Heredity has an irresistible fascination for Mr. Masters, and it ap pears and reappears in his latest work. In "Excluded Middle" its effect upon a whole family is shown, in the light of that ever-baffling preoccupation of Mr. Masters cross-currents of sex, and parental inharmony. In deed, if we have both a penetrating and a luminous thinker in modern American poetry, it is Edgar Lee Masters, and one says this with full recognition of the fact that it is not always pleasant to follow him in his penetrations.

Here the good and the bad regardless of earthly pose are held up before the mirror of Truth with all their virtues and vices exposed in her fair white light. Here "Cassius Hueffer" says of him self: They have chiseled on my stone the words: "His life was gentle, and the elements so mixed in him That nature might stand up and say to all the world, This was a man. Masters' tragic poem of slander and gossip is the story of "Mrs.

Williams" : I was the milliner Talked about, lied about, Mother of Dora, Whose strange disappearance Was charged to her rearing. My eye quick to beauty Saw much beside ribbons And buckles and feathers And leghorns and felts, To set off sweet faces, And dark hair and gold.

One thing I will tell you And one I will ask : The stealers of husbands Wear powder and trinkets, And fashionable hats. Wives, wear them yourselves. Hats may make divorces They also prevent them. Grim realism conies in the story of the heretic, "Wendell P. Bloyd" : They first charged me with disorderly conduct, There being no statute on blasphemy. Later they locked me up as insane Where I was beaten to death by a Catholic guard.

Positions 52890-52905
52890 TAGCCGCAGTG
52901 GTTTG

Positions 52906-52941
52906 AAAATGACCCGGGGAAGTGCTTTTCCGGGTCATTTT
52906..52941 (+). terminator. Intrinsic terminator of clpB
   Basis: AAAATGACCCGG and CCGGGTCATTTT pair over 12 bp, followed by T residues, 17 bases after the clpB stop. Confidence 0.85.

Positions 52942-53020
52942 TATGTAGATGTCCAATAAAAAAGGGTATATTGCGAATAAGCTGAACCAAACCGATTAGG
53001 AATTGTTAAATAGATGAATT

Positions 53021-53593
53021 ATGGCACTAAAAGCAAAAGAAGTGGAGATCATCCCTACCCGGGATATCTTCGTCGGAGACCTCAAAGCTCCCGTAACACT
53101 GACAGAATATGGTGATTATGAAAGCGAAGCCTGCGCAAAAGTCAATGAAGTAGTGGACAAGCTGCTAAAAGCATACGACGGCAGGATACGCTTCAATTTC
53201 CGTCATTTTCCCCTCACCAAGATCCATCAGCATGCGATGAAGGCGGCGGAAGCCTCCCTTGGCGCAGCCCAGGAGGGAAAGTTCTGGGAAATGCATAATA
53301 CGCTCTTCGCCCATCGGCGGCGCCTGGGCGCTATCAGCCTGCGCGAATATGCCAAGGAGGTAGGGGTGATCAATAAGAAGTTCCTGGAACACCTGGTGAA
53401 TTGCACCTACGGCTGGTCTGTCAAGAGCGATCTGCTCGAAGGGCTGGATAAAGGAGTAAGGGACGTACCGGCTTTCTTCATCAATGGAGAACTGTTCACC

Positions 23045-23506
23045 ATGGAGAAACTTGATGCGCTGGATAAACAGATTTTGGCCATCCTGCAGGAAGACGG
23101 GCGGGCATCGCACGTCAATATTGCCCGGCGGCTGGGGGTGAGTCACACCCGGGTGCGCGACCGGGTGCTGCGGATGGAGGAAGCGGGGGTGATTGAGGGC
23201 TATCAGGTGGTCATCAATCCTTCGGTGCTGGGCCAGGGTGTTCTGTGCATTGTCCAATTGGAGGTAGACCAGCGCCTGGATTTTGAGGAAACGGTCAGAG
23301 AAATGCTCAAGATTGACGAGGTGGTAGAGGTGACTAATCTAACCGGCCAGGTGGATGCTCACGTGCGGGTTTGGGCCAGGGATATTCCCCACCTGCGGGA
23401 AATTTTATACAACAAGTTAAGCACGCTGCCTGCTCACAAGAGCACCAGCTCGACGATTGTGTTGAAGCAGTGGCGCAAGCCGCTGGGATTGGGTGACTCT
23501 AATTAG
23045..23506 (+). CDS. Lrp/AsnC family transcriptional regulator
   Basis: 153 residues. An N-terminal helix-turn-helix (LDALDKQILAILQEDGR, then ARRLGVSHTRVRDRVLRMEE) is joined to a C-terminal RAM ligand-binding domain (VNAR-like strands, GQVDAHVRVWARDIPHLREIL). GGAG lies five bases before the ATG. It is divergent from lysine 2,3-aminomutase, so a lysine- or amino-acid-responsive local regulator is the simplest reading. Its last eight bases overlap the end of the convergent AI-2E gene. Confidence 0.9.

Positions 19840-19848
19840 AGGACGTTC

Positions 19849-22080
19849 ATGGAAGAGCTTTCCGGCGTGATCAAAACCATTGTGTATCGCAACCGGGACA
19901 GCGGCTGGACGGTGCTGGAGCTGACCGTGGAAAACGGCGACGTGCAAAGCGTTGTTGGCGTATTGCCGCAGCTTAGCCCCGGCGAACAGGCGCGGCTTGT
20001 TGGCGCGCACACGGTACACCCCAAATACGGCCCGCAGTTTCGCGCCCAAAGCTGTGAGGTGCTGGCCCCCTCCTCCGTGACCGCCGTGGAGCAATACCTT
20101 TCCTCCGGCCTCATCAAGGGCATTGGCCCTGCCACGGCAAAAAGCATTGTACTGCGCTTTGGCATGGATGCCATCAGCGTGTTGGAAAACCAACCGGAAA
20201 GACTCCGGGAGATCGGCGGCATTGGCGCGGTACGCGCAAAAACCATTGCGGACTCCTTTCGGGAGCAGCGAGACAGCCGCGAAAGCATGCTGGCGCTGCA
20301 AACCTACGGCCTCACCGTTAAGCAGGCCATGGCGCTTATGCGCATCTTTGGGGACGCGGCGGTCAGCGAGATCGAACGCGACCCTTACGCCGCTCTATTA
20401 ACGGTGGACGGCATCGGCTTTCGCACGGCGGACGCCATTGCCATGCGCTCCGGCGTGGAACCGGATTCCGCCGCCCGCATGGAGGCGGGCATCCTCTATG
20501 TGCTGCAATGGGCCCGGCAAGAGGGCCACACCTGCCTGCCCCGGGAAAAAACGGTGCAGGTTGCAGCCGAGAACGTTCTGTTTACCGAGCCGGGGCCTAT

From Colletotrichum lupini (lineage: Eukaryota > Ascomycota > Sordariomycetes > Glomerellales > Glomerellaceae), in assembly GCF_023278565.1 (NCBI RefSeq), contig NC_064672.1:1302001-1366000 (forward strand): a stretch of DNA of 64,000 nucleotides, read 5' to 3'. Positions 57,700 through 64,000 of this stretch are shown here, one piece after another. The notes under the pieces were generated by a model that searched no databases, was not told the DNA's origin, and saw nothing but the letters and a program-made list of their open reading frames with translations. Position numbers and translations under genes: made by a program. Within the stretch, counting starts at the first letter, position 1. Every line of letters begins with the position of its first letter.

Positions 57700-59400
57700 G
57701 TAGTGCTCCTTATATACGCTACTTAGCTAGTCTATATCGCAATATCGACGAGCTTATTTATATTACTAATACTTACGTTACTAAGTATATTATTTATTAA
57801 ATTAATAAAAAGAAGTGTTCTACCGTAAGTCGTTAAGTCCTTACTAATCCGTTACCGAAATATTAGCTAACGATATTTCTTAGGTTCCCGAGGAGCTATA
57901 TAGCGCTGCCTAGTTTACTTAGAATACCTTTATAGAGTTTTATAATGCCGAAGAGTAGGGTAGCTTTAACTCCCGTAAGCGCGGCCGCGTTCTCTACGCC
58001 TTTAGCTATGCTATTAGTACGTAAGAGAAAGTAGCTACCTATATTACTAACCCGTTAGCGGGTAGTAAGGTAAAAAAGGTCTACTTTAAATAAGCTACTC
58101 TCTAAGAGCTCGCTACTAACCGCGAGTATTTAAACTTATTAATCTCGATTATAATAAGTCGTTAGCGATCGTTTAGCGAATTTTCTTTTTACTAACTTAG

My offense was this: I said God lied to Adam, and destined him To lead the life of a fool, Ignorant that there is evil in the world as well as good. And when Adam outwitted God by eating the apple And saw through the lie, God drove him out of Eden to keep him from taking The fruit of immortal life. For Christ's sake, you sensible people, Here's what God Himself says about it in the book of Genesis: "And the Lord God said, Behold the man Is become as one of us" a little envy, you see , ''To know good and evil" The all-is-good lie exposed : "And now lest he put forth his hand and take Also of the tree of life and eat, and live forever : Therefore the Lord God sent him forth from the garden of Eden.

One of the most admirable pieces of writing in this volume, however, is found in Masters' lines to a sweet heart of Abraham Lincoln whom he calls "Anne Rut- ledge" : Out of me unworthy and unknown The vibrations of deathless music; "With malice toward none, with charity for all. I am Anne Rutledge who sleep beneath these weeds, Beloved in life of Abraham Lincoln, Wedded to him, not through union, But through separation.

Bloom forever, O Republic, From the dust of my bosom! In "Toward the Gulf" Masters demonstrates the precepts of Whitman. It is evidenced in the under lying spirit of these poems rather than in the actual form of expression chosen. Masters has established his right to our best con sideration as a poet of high merit, but there are times when some of his lines run parallel with a rather ordi nary and not particularly interesting prose form of verse.

Certainly there is little poetry in lines like these : "Miranda married a rich man And spent his money so fast that he failed. In middle life he started over again, And became tangled in a law suit ; Because of these things he killed himself. To bend and kiss you lying there. A Raphael in the flesh! Resist I cannot, though to break your sleep Is thoughtless of me you are kissed And roused from slumber dreamless, deep You rub away the slumber's mist, You scold and almost weep. It is too bad to wake you so, Just for a kiss.

But when awake You sing and dance, nor seem to know You slept a sleep too deep to break From which I roused you long ago For nothing but my passion's sake What though your heart should ache!